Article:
Look up sieve or sift in Wiktionary, the free dictionary.
An ami shakushi is a Japanese ladle or scoop that may be used to remove small drops of batter during the frying of tempura.
A sieve, or sifter, is a device for separating wanted elements from unwanted material or for characterizing the particle size distribution of a sample, typically using a woven screen such as a mesh or net. The word "sift" derives from 'sieve'. In cooking, a sifter is used to separate and break up clumps in dry ingredients such as flour, as well as to aerate and combine them. A strainer is a form of sieve used to separate solids from liquid.
Some of industrial strainers available are simplex basket strainer, duplex basket strainer, and Y strainer. Simple basket strainer is used to protect valuable or sensitive equipment in systems that is meant to be shut down temporarily. Some commonly used strainers are bell mouth strainers, foot valve strainers, basket strainers. Most processing industries (mainly Pharmaceutical, Coatings and Liquid Food industries) will opt for a self-cleaning strainer instead of a basket strainer or a simplex strainer due to limitations of simple filtration systems. The self-cleaning strainers or filters are more efficient and provide an automatic filtration solution.
Sieving is a simple technique for separating particles of different sizes. A small sieve such as used for sifting flour has very small holes. Coarse particles are separated or broken up by grinding against one-another and screen openings. Depending upon the types of particles to be separated, sieves with different types of holes are used. Sieves are also used to separate stones from sand.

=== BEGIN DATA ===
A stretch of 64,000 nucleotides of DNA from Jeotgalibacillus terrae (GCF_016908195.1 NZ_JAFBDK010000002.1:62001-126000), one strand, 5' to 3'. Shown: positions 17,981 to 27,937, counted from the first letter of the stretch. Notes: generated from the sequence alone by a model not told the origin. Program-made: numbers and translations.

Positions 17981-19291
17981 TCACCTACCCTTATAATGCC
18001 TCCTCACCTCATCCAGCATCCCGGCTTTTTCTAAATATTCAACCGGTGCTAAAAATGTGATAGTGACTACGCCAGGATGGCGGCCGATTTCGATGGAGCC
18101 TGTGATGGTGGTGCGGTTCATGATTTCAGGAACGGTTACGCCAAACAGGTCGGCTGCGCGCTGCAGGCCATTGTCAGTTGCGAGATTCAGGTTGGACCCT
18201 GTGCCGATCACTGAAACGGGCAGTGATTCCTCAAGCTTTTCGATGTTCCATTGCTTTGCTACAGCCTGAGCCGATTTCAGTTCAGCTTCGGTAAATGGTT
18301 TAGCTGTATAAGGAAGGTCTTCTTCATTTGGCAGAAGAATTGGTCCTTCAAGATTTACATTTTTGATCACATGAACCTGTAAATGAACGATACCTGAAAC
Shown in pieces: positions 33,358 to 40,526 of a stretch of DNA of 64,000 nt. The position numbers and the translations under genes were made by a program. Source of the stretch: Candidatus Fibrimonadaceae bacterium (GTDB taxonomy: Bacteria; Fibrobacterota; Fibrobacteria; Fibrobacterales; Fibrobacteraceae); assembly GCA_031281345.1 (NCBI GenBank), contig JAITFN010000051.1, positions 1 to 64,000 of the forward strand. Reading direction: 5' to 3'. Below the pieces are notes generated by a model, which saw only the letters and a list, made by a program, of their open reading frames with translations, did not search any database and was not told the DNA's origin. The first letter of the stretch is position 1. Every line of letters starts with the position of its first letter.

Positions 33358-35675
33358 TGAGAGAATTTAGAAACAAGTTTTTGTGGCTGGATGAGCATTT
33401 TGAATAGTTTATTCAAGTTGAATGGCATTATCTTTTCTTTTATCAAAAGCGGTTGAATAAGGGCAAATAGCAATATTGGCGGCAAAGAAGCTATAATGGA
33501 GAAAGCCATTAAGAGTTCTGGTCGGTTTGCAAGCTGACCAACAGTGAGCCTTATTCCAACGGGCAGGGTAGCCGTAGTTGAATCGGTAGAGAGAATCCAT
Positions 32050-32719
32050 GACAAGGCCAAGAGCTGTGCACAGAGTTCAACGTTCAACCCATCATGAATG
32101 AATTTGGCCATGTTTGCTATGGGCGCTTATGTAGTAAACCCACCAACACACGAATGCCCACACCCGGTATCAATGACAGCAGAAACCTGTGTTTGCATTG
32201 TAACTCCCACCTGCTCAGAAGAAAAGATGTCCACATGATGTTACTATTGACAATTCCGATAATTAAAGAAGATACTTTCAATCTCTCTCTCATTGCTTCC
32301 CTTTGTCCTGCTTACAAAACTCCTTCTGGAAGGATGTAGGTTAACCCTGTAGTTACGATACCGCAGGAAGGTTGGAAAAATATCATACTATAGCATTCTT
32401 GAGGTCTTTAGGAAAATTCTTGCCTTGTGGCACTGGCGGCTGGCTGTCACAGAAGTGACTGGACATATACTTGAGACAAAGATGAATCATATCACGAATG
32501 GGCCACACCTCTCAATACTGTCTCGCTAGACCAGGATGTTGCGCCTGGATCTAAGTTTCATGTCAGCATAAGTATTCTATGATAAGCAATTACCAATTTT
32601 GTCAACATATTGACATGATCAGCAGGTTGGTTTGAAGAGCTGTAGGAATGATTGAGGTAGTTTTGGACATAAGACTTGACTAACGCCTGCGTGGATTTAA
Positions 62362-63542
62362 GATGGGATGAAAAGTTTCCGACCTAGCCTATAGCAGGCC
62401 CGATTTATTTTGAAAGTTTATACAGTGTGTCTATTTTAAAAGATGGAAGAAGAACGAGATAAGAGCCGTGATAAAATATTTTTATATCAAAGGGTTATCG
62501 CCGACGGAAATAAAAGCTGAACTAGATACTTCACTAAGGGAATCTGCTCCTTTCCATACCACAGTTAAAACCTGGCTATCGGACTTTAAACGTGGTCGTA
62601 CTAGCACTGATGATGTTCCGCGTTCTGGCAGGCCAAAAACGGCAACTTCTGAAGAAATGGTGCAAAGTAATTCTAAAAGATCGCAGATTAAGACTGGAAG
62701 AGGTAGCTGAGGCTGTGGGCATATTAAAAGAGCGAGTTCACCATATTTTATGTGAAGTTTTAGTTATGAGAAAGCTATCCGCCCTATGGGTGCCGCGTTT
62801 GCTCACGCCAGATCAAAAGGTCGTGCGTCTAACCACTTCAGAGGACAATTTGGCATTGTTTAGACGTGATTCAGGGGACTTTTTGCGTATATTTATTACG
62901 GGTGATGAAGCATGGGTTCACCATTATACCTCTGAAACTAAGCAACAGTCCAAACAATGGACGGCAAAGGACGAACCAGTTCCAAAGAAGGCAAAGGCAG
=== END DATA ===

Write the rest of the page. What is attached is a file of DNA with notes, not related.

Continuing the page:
Triage sieving refers to grouping people according to their severity of injury.
A wooden mesh in which the withes were one eighth of an inch wide and set the same distance apart. This would be used on an English farm of the Victorian era to sift grain, removing dust and soil.
A wooden sieve is a sieve made of wood. The mesh might be made from wood or wicker. Use of wood to avoid contamination is important when the sieve is used for sampling. Henry Stephens, in his Book of the Farm, advised that the withes of a wooden riddle or sieve would be made from fir, willow with American elm being best. The rims would be made of fir, oak or, especially, beech.
A sieve analysis (or gradation test) is a practice or procedure used (commonly used in civil engineering) to assess the particle size distribution (also called gradation) of a granular material. Sieve sizes used in combinations of four to eight sieves.
Designations and Nominal Sieve Openings